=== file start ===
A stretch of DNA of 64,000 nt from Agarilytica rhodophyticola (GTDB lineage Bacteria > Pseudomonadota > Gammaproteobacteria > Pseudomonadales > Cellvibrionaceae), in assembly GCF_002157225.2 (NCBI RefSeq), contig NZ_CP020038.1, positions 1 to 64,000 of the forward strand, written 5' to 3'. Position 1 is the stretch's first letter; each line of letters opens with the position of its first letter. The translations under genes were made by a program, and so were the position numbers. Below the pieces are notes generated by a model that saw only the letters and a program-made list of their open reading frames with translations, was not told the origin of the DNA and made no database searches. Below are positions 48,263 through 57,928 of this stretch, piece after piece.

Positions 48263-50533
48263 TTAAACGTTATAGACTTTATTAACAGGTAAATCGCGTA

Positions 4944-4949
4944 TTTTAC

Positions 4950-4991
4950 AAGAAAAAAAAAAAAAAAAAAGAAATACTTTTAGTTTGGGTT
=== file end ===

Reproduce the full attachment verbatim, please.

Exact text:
A stretch of DNA of 64,000 nt from Agarilytica rhodophyticola (GTDB lineage Bacteria > Pseudomonadota > Gammaproteobacteria > Pseudomonadales > Cellvibrionaceae), in assembly GCF_002157225.2 (NCBI RefSeq), contig NZ_CP020038.1, positions 1 to 64,000 of the forward strand, written 5' to 3'. Position 1 is the stretch's first letter; each line of letters opens with the position of its first letter. The translations under genes were made by a program, and so were the position numbers. Below the pieces are notes generated by a model that saw only the letters and a program-made list of their open reading frames with translations, was not told the origin of the DNA and made no database searches. Below are positions 48,263 through 57,928 of this stretch, piece after piece.

Positions 48263-50533
48263 TTAAACGTTATAGACTTTATTAACAGGTAAATCGCGTA

Positions 4944-4949
4944 TTTTAC

Positions 4950-4991
4950 AAGAAAAAAAAAAAAAAAAAAGAAATACTTTTAGTTTGGGTT